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Tap into the experiences of NASA’s technical workforce as they develop missions to explore distant worlds—from the Moon to Mars, from Titan to Psyche. Learn how they advance technology to make aviation on Earth faster, quieter and more fuel efficient. Each biweekly episode celebrates program and project managers, engineers, scientists and thought leaders working on multiple fronts to advance aeronautics and space exploration in a bold new era of discovery. New episodes are released bi-weekly on Wednesdays. 

NASA’s Marc Rayman discusses the legacy of the Dawn mission to the two most massive bodies in the main asteroid belt.

The Dawn mission launched in 2007 and concluded its extended mission in October 2018, having traveled about 4.3 billion miles on its journey to Vesta and Ceres, diverse worlds that offer scientific snapshots of the early solar system. Dawn was the first spacecraft to orbit two extraterrestrial destinations and the first to orbit an object in the main asteroid belt. The Jet Propulsion Laboratory managed Dawn’s mission for NASA’s Science Mission Directorate. Dawn is part of the Discovery Program, managed by NASA’s Marshall Space Flight Center.

In this episode of Small Steps, Giant Leaps, you’ll learn about:

  • How ion propulsion made the mission possible
  • What the Dawn mission revealed
  • How the team overcame daunting challenges to achieve mission success


Related Resources


What We Learned from Dawn

People: Marc Rayman

Dawn Journal

If It Isn’t Impossible, It Isn’t Worth Trying | Marc Rayman | TEDxColoradoSprings

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Marc Rayman

Marc Rayman
Credit: NASA

Marc Rayman is the Chief Engineer for Operations and Science at NASA’s Jet Propulsion Laboratory, where he has worked on a wide variety of missions to explore the cosmos. On the recent Dawn mission, which used ion propulsion to explore dwarf planet Ceres and protoplanet Vesta, the two most massive residents of the main asteroid belt, Rayman served in various roles, including chief engineer, mission director and project manager. He has been captivated by space since he was four years old and decided at the age of nine that he wanted to earn a Ph.D. in physics and work for NASA, although it was a few more years before he did. In October 2020, Rayman gave a TED Talk called “If It Isn’t Impossible, It Isn’t Worth Trying.” Rayman has a bachelor’s, master’s and doctorate in physics from Princeton University, University of Colorado Boulder, and the Joint Institute for Laboratory Astrophysics, respectively.


Marc Rayman: Dawn is the first and so far only spacecraft to orbit two extraterrestrial destinations.

Part of Dawn’s legacy is bringing ion propulsion or electric propulsion more into focus, showing people that it really can be used to accomplish what would otherwise be impossible.

Dawn really was different from all other missions in fundamental ways.

Deana Nunley (Host): Welcome back to Small Steps, Giant Leaps, a NASA APPEL Knowledge Services podcast where we tap into project experiences to share best practices, lessons learned and novel ideas.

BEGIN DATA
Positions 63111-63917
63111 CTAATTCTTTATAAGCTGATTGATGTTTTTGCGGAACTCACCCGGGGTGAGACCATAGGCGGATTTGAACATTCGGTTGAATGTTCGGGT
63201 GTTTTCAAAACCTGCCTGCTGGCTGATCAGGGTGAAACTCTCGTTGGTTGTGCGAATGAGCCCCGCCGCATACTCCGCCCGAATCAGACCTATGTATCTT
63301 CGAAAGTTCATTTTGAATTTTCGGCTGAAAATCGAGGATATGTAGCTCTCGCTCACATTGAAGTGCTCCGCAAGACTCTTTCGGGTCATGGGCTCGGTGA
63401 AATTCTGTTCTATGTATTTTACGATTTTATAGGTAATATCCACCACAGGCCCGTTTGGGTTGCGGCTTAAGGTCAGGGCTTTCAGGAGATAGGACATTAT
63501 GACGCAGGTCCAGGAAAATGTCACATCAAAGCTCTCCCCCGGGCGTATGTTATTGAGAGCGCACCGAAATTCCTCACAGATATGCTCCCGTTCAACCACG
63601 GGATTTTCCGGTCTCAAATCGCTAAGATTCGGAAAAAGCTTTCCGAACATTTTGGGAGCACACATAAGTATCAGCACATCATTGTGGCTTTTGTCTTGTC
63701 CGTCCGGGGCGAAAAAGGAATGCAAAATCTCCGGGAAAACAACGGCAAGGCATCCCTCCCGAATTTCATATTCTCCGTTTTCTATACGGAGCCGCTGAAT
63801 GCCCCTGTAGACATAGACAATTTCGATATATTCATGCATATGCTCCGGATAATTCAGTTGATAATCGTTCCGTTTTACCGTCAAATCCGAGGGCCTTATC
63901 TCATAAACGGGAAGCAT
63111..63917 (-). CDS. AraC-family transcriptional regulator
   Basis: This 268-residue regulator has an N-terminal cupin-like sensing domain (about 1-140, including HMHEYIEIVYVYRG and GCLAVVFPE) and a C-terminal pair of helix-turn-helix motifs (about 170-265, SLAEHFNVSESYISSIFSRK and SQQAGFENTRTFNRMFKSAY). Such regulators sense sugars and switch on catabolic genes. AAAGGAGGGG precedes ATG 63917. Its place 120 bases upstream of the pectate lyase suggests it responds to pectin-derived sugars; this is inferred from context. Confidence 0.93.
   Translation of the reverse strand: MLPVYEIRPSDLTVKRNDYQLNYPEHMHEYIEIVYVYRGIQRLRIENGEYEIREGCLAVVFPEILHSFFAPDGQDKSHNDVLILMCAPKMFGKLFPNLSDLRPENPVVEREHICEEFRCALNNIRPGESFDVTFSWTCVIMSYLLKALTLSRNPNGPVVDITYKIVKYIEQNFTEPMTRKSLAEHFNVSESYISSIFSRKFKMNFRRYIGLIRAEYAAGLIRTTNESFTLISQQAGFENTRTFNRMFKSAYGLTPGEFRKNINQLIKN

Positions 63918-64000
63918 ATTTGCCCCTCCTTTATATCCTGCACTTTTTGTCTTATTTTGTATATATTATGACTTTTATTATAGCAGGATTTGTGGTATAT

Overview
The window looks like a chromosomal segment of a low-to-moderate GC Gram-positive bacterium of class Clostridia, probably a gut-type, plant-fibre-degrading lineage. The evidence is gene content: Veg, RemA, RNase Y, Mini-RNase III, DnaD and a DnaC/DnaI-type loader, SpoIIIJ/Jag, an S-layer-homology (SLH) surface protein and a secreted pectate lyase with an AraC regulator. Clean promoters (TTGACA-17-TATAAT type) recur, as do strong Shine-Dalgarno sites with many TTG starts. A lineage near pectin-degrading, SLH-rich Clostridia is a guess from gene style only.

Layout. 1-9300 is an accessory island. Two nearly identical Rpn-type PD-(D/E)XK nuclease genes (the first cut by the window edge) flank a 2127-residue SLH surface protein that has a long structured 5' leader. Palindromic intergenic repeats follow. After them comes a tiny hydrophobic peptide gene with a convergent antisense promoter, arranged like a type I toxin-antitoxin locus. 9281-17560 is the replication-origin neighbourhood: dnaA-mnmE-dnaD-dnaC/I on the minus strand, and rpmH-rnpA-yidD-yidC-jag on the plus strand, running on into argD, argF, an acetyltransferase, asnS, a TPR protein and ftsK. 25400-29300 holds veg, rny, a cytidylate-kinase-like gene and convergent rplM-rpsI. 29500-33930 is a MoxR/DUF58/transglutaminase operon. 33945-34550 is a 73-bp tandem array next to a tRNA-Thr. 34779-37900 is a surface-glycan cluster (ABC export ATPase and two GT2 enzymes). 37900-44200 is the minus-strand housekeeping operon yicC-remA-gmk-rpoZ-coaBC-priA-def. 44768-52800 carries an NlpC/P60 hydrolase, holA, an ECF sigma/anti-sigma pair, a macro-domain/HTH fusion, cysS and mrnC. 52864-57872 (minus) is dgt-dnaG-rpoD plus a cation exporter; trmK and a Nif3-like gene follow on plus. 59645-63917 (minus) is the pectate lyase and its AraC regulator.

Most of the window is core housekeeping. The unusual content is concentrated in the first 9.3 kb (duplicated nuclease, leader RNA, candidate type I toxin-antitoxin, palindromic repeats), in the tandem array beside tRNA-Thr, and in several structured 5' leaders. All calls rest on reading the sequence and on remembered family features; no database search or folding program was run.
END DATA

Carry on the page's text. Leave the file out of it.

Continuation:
I’m Deana Nunley.

Most of our podcast episodes so far this year have highlighted current or future NASA missions. Today, we’re highlighting a mission from the past – the Dawn mission. And here with us now is Marc Rayman, who served in various roles on the Dawn mission, including chief engineer, mission director and project manager.

Marc, thank you for joining us.

Rayman: Well, thank you for asking me. I love this series and I’m delighted now to be part of it.

Host: Could we start with a quick summary of the Dawn mission?

Rayman: Sure. The goal of the mission was to explore the two most massive residents of the main asteroid belt between Mars and Jupiter, dwarf planet Ceres and the protoplanet or giant asteroid Vesta to learn more about the dawn of the solar system. And this was only NASA’s second deep space mission to use solar electric propulsion or sometimes called ion propulsion, which we inherited from the system that was used so successfully on Deep Space 1. So we launched on from Cape Canaveral in 2007 on a Delta II heavy rocket, flew by Mars for a gravity assist in 2009, continued on out to the main asteroid belt and arrived at Vesta in 2011. We spent 14 months in orbit there and departed in 2012 and then arrived at Ceres in 2015.

So, the prime mission ended in 2016, but we had two extended missions and Dawn continued being very productive until the mission ended in 2018. And in fact, it far, far exceeded all of its objectives at Vesta and Ceres and the mission would’ve been not just difficult, but impossible, truly impossible without ion propulsion. There was no other existing technology that would’ve allowed us to explore these two distant bodies in one affordable mission. And not only did it allow us to orbit these two bodies, but also to maneuver extensively in orbit. Dawn operated in six, quite different orbits while at Vesta and in 10 different orbits at Ceres. And you asked for a quick summary, but maybe I can just mention one more thing.

Host: Absolutely.